Back in April, I had the pleasure of meeting Freedom From Religion Foundation co-president Dan Barker. It was a fun evening consisting of a lecture on his newest book, Mere Morality, and a following book signing. At the event, there was a table where you could buy one of Barker’s books or pick up a copy of the FFRF’s periodical, Freethought Today. Also on the table were several “nontracts,” courtesy of the FFRF. Dan explained that if you’re familiar with the tracts that religious people tend to hand out, these are the same idea except… the opposite.Continue reading “5 Things Freethinkers Want Christians to Know”
Earlier this week, I saw a video from a Christian YouTuber, and I’ve been thinking about it ever since. I almost didn’t click on it, because I thought it would be the same old Christian talking points that we hear all the time. But I’m glad that I watched it, because I was unable to stop thinking about it for days after—not because I was persuaded by it, but because I felt that it got so many things wrong.Continue reading “2 Easy Ways to Get into Hell”
If you hang out in the atheist part of the Internet, then you’ve probably come across at least a handful of some of our cringey memes. They’re some of the more shameful creations that you’ll see from our community. You get everything from ugly fonts, low image quality, and multiple layers of filters on screenshots, to fallacies, oversimplification of philosophical questions, and things that are really just mean. Below are a few popular memes that I’ve seen since I started my Twitter, and why I think they should probably just not exist. Enjoy!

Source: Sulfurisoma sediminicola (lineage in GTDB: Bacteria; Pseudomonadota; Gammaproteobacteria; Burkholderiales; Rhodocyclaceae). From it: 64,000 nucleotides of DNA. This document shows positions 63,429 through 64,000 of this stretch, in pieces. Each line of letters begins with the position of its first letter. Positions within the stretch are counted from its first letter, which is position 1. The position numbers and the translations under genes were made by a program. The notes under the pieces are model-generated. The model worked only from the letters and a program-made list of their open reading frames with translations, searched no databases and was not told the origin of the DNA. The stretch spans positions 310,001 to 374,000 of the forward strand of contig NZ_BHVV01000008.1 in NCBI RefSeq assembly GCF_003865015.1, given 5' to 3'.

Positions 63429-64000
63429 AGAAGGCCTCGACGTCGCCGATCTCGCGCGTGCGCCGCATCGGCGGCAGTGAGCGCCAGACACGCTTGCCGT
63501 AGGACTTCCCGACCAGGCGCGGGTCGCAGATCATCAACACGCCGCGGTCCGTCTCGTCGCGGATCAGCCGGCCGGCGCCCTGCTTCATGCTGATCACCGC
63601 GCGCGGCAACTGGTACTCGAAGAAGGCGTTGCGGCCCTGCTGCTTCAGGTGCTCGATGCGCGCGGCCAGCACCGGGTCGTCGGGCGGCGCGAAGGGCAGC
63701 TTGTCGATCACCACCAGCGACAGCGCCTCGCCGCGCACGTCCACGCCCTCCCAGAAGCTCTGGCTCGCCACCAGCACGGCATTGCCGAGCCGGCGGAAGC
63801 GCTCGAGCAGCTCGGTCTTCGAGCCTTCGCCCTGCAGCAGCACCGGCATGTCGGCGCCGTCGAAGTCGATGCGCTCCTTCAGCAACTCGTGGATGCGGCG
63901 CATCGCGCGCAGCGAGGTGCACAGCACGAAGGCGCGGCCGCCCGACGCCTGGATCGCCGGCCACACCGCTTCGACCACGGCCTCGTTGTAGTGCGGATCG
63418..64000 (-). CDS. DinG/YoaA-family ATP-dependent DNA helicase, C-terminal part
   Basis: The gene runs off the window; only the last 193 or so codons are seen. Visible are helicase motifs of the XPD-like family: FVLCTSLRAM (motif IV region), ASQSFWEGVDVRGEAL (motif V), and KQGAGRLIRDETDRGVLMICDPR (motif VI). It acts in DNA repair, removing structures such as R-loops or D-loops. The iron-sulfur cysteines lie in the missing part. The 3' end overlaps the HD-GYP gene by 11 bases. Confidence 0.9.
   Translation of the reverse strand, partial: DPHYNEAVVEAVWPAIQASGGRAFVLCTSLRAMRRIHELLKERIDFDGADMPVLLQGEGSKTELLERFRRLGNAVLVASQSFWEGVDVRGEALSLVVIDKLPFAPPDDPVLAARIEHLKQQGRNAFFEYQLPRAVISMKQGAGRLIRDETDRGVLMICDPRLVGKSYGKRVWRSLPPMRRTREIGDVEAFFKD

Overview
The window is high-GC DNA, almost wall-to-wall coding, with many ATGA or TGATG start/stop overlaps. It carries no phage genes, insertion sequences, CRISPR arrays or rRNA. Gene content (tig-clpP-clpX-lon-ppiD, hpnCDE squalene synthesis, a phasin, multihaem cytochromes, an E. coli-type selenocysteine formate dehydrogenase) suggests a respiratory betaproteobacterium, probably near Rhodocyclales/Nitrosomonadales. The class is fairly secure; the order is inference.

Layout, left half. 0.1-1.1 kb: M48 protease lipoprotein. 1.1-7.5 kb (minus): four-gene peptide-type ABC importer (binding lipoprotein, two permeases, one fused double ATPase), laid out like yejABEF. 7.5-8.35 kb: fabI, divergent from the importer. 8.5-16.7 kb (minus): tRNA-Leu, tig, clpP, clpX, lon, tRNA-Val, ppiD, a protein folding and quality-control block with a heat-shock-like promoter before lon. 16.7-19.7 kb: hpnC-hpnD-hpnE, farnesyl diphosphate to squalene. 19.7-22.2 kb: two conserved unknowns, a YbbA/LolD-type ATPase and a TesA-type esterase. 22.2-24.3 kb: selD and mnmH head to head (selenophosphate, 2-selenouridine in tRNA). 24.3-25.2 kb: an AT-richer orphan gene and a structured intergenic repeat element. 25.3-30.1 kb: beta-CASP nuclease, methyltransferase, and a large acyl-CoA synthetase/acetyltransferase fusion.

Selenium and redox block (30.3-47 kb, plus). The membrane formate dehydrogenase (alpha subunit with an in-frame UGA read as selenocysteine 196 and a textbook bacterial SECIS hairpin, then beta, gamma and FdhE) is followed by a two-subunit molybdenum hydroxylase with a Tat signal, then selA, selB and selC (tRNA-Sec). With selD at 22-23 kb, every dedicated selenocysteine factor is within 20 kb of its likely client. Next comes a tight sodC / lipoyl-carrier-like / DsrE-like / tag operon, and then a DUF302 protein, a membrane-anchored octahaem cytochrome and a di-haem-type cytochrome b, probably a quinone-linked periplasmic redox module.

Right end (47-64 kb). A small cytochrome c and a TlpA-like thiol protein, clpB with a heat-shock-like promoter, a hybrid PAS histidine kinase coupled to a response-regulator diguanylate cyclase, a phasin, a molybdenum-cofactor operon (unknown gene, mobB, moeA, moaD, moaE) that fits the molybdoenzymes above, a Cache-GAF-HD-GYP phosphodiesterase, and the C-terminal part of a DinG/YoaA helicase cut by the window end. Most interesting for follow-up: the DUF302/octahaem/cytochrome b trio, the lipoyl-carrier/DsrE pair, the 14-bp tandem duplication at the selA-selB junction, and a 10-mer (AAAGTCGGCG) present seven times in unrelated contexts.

One of the first things I did when I wanted to educate myself on atheism was read The God Delusion by Richard Dawkins. Predictable, I know. I was a sophomore at the super-Christian, super-conservative Grove City College and all that I knew was that my professors hated Dawkins, so he must be doing something right. When I bought my own copy of The God Delusion, (the first book in my collection), I kept it hidden inside the cover of another, unsuspicious, book. I was still a closeted atheist at college, but moreso to my Lutheran family at home.Continue reading “Outgrowing God Review”
I used to believe in God.
At least, I think I did. I probably believed about as much as any young child can, which isn’t much. I believed God was real only because the trustworthy sources in my life told me he was real. But when I was around ten, I shed my faith, and it was replaced with doubts, which ultimately won over when I was about twenty. Continue reading “Misogyny in the Lutheran Church”
Enjoy this post written for me this week by my sweet husband!
I have been a passionate Pokémon fan for what feels like forever. My enthusiasm all started when I was given a trading card in fourth grade. That card was Cubone. Since then, I have been fascinated by the creatures, story, lore, and everything else Pokémon. But what does Pokémon have to do with an atheist blog?Continue reading “Religion vs. Pokémon”
At this point in time, I know way more than I ever wanted to about the traits of a Capricorn. Stay tuned to find out why.Continue reading “My Life as a Capricorn”
When I finished Tim Keller’s The Reason for God, I had no idea what to read next. All of my books seemed equally intriguing to me, so I used a random number generator to choose what to read, and I landed on Stephen Jay Gould’s Dinosaur in a Haystack. This book was pretty good, but . . . wait, that’s not what we’re talking about, is it? Oh. Right. This is about Lucy.Continue reading “Lucy Review”
For the first twenty years of my life, creationism was a fact. At least, I was taught that it was. God created the earth in six days, and anyone who tells you otherwise is maliciously and purposely lying to you. Evolution was vilified; it was not only factually incorrect, but it was morally reprehensible, as if facts could sin.Continue reading “Creationism’s Greatest Weakness”
Have you ever overheard a conversation on something that you’re passionate about, but for one reason or another, it would be out of place for you to interject? This happens to me all the time, and it’s immeasurably frustrating. In most groups I’m in, I’m considered “the atheist” of the group, but since I started my office job in March, this has not necessarily been the case.Continue reading “Satanism vs. Atheism”